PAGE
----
• bold 0.5ms, thin as the ms values are not <length>

    Double ampersand

    Separating two or more components by a double ampersand, &&, means that all these entities are mandatory but may appear in any order.

    bold && <length>
    

    This example matches the following values:

    • bold 1em
    • bold 0
    • 2.5cm bold
    • 3vh bold

    But not:

    • bold as both components must appear in the value.
    • bold 1em bold as both components must appear only one time.
    Note: juxtaposition has precedence over the double ampersand, meaning that bold thin && <length> is equivalent to [ bold thin ] && <length>. It describes bold thin <length> or <length> bold thin but not bold <length> thin.

    Double bar

    Separating two or more components by a double bar, ||, means that all entities are options: at least one of them must be present, and they may appear in any order. Typically this is used to define the different values of a shorthand property.

    <'border-width'> || <'border-style'> || <'border-color'>
    

    This example matches the following values:

    • 1em solid blue
    • blue 1em
    • solid 1px yellow

    But not:

    • blue yellow as a component must appear at most one single time.
    • bold as it isn't a keyword allowed as value of any of the entity.
    Note: the double ampersand has precedence over the double bar, meaning that bold || thin && <length> is equivalent to bold || [ thin && <length> ]. It describes bold, thin, <length>, bold thin, <length> bold, or thin <length> bold but not bold <length> bold thin as bold, if not omitted, must be placed before or after the whole thin && <length> component.

    Single bar

    Separating two or more entities by a single bar, |, means that all entities are exclusive options: exactly one of these options must be present. This is typically used to separate a list of possible keywords.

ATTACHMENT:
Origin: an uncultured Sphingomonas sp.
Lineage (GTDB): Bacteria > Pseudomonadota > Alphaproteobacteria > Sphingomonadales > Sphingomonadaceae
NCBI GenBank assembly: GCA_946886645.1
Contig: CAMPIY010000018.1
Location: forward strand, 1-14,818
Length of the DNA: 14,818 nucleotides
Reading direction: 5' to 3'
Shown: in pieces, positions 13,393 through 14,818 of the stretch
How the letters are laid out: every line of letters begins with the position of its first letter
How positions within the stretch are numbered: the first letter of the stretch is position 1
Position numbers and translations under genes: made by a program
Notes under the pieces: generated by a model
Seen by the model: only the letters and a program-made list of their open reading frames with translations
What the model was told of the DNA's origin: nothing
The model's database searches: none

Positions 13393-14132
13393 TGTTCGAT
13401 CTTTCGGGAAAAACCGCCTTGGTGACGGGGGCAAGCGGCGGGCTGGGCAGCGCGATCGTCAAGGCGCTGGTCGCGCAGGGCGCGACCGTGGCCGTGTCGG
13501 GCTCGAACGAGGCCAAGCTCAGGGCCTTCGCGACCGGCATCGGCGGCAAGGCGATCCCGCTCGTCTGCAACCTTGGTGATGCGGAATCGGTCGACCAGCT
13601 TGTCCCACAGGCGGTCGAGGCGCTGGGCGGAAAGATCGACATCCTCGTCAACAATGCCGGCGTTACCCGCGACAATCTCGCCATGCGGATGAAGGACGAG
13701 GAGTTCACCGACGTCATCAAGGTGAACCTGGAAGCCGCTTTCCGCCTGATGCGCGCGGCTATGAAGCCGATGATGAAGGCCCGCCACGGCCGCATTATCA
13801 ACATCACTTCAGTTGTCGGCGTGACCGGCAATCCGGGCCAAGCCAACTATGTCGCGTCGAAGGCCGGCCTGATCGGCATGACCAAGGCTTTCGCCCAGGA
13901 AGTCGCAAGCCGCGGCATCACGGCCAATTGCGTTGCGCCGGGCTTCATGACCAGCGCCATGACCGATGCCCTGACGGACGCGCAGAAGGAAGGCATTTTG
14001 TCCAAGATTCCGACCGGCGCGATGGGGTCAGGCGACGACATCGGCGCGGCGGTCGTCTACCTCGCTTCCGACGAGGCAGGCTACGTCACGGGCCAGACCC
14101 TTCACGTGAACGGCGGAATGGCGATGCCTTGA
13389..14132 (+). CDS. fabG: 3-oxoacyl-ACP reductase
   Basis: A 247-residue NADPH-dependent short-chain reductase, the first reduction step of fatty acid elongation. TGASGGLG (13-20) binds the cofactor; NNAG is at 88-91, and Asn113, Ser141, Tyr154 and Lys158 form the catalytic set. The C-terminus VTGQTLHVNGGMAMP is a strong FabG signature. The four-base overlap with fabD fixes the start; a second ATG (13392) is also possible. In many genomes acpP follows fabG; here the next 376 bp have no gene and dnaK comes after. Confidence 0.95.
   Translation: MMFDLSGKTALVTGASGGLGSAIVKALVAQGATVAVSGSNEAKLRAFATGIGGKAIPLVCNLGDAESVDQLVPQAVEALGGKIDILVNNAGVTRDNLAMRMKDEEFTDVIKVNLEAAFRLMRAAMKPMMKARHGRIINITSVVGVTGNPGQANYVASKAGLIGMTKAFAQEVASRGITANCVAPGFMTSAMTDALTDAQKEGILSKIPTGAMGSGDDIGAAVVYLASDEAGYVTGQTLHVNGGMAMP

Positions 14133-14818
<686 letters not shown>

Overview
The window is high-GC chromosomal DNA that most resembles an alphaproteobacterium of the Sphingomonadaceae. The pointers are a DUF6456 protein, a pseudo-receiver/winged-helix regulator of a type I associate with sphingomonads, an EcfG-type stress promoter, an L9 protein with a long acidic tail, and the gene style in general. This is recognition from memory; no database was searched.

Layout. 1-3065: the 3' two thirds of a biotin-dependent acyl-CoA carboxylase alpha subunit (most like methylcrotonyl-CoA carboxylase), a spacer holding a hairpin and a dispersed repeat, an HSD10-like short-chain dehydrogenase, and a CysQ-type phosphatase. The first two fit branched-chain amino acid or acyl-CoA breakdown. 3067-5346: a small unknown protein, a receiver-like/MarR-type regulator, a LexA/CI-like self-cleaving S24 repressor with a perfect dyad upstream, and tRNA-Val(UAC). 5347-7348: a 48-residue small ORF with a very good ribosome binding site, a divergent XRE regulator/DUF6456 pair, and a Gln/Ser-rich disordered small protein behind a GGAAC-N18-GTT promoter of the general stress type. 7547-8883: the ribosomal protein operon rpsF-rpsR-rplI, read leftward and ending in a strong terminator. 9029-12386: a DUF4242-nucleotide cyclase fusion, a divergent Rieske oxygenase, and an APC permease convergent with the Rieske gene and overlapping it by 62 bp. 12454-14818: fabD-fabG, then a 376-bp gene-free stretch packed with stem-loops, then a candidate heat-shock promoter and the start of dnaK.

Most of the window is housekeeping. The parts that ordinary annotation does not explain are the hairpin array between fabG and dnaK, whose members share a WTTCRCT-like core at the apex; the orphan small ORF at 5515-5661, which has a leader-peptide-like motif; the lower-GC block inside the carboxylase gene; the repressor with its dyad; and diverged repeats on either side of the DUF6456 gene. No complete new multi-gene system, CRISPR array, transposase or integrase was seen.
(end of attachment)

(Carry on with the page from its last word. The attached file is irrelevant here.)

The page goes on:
<percentage> | <length> | left | center | right | top | bottom

    This example matches the following values:

    • 3%
    • 0
    • 3.5em
    • left
    • center
    • right
    • top
    • bottom

    But not:

    • center 3% as only one of the components must be present.
    • 3em 4.5em as a component must be present at most one time.

    Note: the double bar has precedence over the single bar, meaning that bold | thin || <length> is equivalent to bold | [ thin || <length> ]. It describes bold, thin, <length>, <length> thin, or thin <length> but not bold <length> as only one entity from each side of the | combinator can be present.

    Component value multipliers

    A multiplier is a sign that indicate how many time a preceding entity can be repeated. Without a multiplier, an entity must appear exactly one time.

    Note that multipliers cannot be added and have all precedence over combinators.

    Asterisk (*)

    The asterisk multiplier indicates that the entity may appear zero, one or several times.

    bold smaller*

    This example matches the following values:

    • bold
    • bold smaller
    • bold smaller smaller
    • bold smaller smaller smaller and so on.

    But not:

    • smaller as bold is juxtaposed and must appear before any smaller keyword.

    Plus (+)

    The plus multiplier indicates that the entity may appear one or several times.

    bold smaller+

    This example matches the following values:

    • bold smaller
    • bold smaller smaller
    • bold smaller smaller smaller and so on.

    But not:

    • bold as smaller must appear at least one time.